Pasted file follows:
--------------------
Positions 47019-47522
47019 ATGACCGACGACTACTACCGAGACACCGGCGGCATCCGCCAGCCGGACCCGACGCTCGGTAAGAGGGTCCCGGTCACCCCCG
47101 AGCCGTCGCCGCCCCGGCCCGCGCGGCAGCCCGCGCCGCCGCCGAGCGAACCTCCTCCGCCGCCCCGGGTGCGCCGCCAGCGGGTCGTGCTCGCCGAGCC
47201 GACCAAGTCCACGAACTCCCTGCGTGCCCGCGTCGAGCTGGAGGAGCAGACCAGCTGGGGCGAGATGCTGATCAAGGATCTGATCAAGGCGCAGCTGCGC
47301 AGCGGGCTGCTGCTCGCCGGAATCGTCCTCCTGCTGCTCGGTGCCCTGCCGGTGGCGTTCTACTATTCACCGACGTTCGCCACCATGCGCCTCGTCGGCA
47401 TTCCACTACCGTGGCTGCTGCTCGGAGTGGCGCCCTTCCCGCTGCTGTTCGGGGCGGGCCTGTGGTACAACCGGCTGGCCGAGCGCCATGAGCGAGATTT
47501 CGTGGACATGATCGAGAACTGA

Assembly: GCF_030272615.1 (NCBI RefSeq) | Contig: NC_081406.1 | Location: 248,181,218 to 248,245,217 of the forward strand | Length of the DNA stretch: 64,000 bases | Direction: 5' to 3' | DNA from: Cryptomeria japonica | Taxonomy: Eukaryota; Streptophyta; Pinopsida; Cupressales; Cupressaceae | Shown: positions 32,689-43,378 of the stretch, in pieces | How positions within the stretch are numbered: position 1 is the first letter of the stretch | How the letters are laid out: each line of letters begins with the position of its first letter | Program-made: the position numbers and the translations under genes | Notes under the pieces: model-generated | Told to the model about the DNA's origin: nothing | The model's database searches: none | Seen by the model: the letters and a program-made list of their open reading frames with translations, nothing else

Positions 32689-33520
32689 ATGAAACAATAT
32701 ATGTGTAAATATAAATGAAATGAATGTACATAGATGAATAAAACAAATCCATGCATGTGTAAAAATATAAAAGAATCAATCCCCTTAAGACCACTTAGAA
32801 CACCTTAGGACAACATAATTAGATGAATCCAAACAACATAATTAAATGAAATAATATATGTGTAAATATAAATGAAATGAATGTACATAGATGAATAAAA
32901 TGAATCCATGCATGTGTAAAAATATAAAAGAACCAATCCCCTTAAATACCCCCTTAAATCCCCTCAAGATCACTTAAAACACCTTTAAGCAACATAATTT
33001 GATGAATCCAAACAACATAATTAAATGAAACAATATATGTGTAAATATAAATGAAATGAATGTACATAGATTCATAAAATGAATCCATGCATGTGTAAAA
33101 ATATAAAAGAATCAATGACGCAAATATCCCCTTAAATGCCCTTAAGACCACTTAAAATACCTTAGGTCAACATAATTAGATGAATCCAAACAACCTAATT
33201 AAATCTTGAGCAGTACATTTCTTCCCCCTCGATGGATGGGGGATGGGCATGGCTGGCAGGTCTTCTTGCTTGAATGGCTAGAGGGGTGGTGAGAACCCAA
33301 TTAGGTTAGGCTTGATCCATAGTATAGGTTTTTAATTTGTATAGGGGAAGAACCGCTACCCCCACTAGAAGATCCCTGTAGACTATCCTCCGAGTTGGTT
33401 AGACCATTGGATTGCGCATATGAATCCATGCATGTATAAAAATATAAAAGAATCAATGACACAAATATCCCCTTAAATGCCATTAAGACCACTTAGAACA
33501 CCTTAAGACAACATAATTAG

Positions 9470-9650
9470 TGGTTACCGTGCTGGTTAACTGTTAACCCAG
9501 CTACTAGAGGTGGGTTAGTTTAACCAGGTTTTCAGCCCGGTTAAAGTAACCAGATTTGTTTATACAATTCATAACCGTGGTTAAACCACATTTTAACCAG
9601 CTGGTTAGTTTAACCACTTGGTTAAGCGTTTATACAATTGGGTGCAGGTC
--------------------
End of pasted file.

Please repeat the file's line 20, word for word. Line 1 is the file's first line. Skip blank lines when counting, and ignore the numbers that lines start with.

Positions 9470-9650